Wow! It’s been over a month since I blogged–please forgive me! Life got in the way.
I had been anticipating Stonehenge for the whole trip because it was one of my favorite destinations on our list. So, it was up early again, a walk down the crowded escalator to get to the Tube, on to Victoria Station and breakfast at the Starbuck’s.
Realizing our tour bus was a double-decker, we watched as the first people out the door pushed, shoved and rushed upstairs to the top level. When we approached the bus, Lin and I ducked inside the lower level and landed the front seat on the left side with lots of leg room, a spacious window to see out at eye-level, and our own shelf to put our bags and drinks. We lucked out!
The tour guide, John, noted famous sights as we drove through and out of London. He had a great sense of humor and was knowledgeable. The two hour drive took us out into the English lush countryside again.
Now about Stonehenge:
“Stonehenge is a prehistoric monument in Wiltshire, England, 2 miles (3 km) west of Amesbury. It consists of a ring of standing stones, with each standing stone around 13 feet (4.0 m) high, 7 feet (2.1 m) wide and weighing around 25 tons. The stones are set within earthworks in the middle of the most dense complex of Neolithic and Bronze Age monuments in England, including several hundred burial mounds.
Archaeologists believe it was constructed from 3000 BC to 2000 BC. The surrounding circular earth bank and ditch, which constitute the earliest phase of the monument, have been dated to about 3100 BC. Radiocarbon dating suggests that the first bluestones were raised between 2400 and 2200 BC, although they may have been at the site as early as 3000 BC.”
Driving into to the Stonehenge Visitors Center, we passed fields and cattle grazing–not what I’d thought I’d see near Stonehenge. John encouraged us to use the self-guided tour provided. We had limited time, so we used the bathroom, got on the shuttle and dashed to the site.
My first sighting of Stonehenge sent a shiver down my spine–I was standing near one of the wonders of the world. The layout of the self-guided tour and the walkway around Stonehenge was circular, starting at a distance from the back of the stones.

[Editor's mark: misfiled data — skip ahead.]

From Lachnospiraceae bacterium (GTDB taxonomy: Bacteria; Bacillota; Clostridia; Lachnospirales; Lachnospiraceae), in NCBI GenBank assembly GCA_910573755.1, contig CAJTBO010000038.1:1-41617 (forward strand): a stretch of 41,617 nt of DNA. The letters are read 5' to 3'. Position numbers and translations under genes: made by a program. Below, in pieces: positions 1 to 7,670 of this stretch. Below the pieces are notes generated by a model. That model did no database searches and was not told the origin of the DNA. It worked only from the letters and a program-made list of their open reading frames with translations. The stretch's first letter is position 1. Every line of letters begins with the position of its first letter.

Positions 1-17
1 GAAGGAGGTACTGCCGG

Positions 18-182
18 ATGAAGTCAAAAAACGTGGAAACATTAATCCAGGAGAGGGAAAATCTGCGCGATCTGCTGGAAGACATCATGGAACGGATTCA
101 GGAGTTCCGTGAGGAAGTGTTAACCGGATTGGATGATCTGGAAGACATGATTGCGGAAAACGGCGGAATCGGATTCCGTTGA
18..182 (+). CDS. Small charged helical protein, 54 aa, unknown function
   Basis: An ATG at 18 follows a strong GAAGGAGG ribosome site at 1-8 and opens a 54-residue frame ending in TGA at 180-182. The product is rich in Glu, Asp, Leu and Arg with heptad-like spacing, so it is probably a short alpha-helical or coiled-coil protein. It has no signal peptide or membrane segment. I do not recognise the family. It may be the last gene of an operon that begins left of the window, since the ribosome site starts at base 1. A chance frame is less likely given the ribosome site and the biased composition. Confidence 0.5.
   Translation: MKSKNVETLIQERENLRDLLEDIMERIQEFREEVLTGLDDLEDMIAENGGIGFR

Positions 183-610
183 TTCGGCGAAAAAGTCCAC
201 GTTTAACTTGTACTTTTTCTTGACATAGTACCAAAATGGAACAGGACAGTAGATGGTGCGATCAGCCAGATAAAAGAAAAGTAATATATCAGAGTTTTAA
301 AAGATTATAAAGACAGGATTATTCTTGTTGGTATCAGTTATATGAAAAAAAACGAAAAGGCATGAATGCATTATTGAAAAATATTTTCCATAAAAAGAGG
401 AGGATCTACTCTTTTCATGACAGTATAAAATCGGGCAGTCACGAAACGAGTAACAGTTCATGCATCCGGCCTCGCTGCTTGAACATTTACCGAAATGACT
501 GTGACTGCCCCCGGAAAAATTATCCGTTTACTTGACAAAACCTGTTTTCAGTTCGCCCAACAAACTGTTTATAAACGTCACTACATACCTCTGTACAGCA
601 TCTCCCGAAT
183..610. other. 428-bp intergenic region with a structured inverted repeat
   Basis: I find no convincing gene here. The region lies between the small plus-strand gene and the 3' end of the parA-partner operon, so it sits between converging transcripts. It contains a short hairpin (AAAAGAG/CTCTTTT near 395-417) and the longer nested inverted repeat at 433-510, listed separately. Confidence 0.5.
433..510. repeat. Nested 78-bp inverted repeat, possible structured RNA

I took tons of pictures with my camera and my iPhone. Here’s one of my favorites:
We enjoyed watching young adults set themselves up so that their photos looked like they were touching Stonehenge so we tried it.
We listened to the audio, took more pictures and moved in closer on the front side. The information shared on the audio was informative.
Because we had spent as much time as possible at the stones, we rushed to get back to the tour bus and didn’t have any time to shop for souvenirs–OH, NO! It broke my heart not to have a t-shirt or hat with the Stonehenge logo on it, but the pictures I took became my souvenirs.
From there we drove to Bath, seeing thatched roofs and a patchwork quilt of green and gold fields.
We ate lunch at the Crystal Palace.
People congregated in the square in front of the Bath Abbey.
We did a walking tour at 2:30 pm with John. I had dressed in my rain coat but Lin didn’t, so he left us when the rain started. There was a downpour but we kept touring. My rain coat kept my camera and wool sweater dry, but my capris, socks and shoes were soaked.
Lin and I met back up–me totally soaked and him dry and looking sheepish.
At 3:30 pm we did a self-guided tour of the Roman Baths. Again we had to rush because of time restraints. On our walk back to the bus, Lin found ice cream and we saw Ann-Marie, our tour guide for Stratford. I gave her a quick hug.
We had a two hour drive back to London–a relaxing drive. I love our drive through the English countryside.
There were several stops a long the way to let passengers off, and we were the last off the coach at Victoria Station. We rode the Tube back towards our hotel and received a refund from Oyster Card for four pounds. After a leisure walk towards our hotel, we ate dinner at The Swan, a local restaurant and shared Fish and Chips.
I spent that evening repacking my suitcase and surprised Lin that everything fit. This day ended our week in London. The next day we would pick up our rental car and drive to Bury St. Edmunds for my cousin’s wedding.
Have you seen Stonehenge? Bath? the Roman Baths? What was your experience? I would love to hear about your experience.
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4 thoughts on “Day 16 – Stonehenge & Bath”
Great post. Sounds like we did a similar trip. Would really love to spend more time in Bath some time
Me, too! Being on a day tour there limited our time.
Yes, a guided tour was the best way to see Windsor, Bath and Stonehenge. Didn’t have time to go into Bath Abbey and would love to see the Jane Austen museums some time
I would love to see the Jane Austen museum too. I was an English major & teacher.